The fallout from two fatal crashes of Boeing 737 Max planes has ensnared the manufacturer's most-loyal customer: Southwest Airlines. The carrier has canceled thousands of...Airlinesread more
The Fed is expected to cut rates Wednesday, but it is unlikely to tell markets what they want to hear on future rate cuts.Market Insiderread more
Stocks rose slightly on Tuesday, but gains were capped as the Federal Reserve kicked off a two-day monetary policy meeting.US Marketsread more
Pelosi said Trump should not have tried to address China's trade practices in a way that opened Americans up to financial pain.Politicsread more
Brent crude oil jumped the most in history in the previous session after attacks on Saudi's oil industry disrupted the kingdom's production.Marketsread more
In the survey, conducted after the third in the Democratic Party's series of debate, the former vice president draws 31% compared to 25% for the Massachusetts senator. At 14%,...2020 Electionsread more
E-cigarette maker Juul Labs Inc.'s sales have been halted on two websites in China, just days after it launched in the world's biggest tobacco market.Biotech and Pharmaceuticalsread more
Investors might be wary that gasoline prices will continue to rise, and are looking to take back profits by selling off shares.Retailread more
The Trump administration move on California's auto emissions standards would likely set up a fight between the White House and the state.Politicsread more
"I feel really confident that defense-minded CEOs, when they are on defense, they're going to come to" flexible offices and away from traditional leases, Knotel CEO Amol Sarva...Commercial Real Estateread more
Fanatics has hired Michener Chandlee, Nike's corporate audit and chief risk officer, to become its chief financial officer, succeeding Lauren Cooks Levitan, CNBC has learned.Retailread more
WASHINGTON — Russia conducted another successful test of a hypersonic weapon system capable of carrying nuclear warheads, the Kremlin announced Wednesday.
Moscow's hypersonic glide vehicle, dubbed Avangard, has been in development for three decades and can travel at least five times the speed of sound, or about one mile per second.
The weapon, which the U.S. is currently unable to defend against, is designed to sit atop an intercontinental ballistic missile. Once launched, it uses aerodynamic forces to sail on top of the atmosphere.
Sources familiar with U.S. intelligence reports assess that the Russian hypersonic glide vehicles are equipped with onboard countermeasures that are able to defeat even the most advanced missile-defense systems. The weapons are also highly maneuverable and, therefore, unpredictable, which makes them difficult to track.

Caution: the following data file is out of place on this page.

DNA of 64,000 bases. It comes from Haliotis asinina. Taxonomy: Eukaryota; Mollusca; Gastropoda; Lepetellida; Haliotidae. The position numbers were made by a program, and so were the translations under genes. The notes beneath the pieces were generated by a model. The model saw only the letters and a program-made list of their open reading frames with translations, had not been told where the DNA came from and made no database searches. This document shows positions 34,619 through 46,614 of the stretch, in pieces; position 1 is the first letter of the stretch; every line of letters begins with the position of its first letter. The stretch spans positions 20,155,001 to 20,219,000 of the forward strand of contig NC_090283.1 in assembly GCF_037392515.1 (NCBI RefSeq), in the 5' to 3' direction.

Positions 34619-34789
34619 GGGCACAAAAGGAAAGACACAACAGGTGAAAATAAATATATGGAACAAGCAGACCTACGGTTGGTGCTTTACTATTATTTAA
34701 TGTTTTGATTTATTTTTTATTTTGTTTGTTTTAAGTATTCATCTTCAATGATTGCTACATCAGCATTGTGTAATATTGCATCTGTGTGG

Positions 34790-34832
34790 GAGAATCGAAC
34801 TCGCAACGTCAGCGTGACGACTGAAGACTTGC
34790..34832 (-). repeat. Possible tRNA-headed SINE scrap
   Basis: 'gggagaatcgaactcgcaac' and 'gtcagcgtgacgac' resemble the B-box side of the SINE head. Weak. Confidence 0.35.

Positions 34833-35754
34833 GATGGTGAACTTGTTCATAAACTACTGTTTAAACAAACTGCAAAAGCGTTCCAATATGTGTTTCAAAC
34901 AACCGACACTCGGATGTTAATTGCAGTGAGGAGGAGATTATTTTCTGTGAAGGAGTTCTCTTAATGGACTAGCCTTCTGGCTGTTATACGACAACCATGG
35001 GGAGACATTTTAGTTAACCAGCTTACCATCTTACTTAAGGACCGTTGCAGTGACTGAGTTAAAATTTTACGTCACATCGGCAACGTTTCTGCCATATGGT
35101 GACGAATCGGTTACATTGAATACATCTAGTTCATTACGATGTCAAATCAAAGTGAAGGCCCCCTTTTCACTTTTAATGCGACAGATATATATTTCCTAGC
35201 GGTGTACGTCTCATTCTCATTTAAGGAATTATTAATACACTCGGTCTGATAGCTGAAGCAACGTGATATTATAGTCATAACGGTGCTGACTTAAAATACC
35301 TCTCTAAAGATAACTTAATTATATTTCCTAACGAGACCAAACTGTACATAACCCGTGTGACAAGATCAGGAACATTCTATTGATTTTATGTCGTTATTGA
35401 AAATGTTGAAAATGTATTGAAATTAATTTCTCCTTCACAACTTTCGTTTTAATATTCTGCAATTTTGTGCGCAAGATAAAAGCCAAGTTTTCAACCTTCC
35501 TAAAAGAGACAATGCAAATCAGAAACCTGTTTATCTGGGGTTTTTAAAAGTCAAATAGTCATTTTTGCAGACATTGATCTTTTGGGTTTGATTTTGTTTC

What's more, in May, CNBC learned that Russia successfully tested the weapon twice in 2016, according to sources with direct knowledge of a U.S. intelligence report. The third known test of the device was carried out in October 2017 and resulted in a failure when the platform crashed seconds before striking its target.
One U.S. intelligence report, according to a source, noted that the hypersonic glide vehicles would join Russia's arsenal by 2020, a significant step that would enable the Kremlin to surpass the U.S. and China in this regard.
The latest revelations come nine months after Russian President Vladimir Putin touted his nation's growing hypersonic arsenal as "invincible."
During a state of the nation address in March, Putin boasted about an arsenal of hypersonic nuclear weapons that he described as "invincible."
Putin claimed Avangard is capable of reaching targets at 20 times the speed of sound and strikes "like a fireball." He also said that the hypersonic warhead had already entered serial production.
"I want to tell all those who have fueled the arms race over the last 15 years, sought to win unilateral advantages over Russia, introduced unlawful sanctions aimed to contain our country's development: You have failed to contain Russia," Putin said in March. He added that the new capabilities were "not a bluff" and showed footage of the weapons as well as a simulated strike on the U.S. homeland.
Of the six weapons Putin unveiled in March, CNBC has learned that two of them will be ready for war by 2020, according to sources with direct knowledge of U.S. intelligence reports.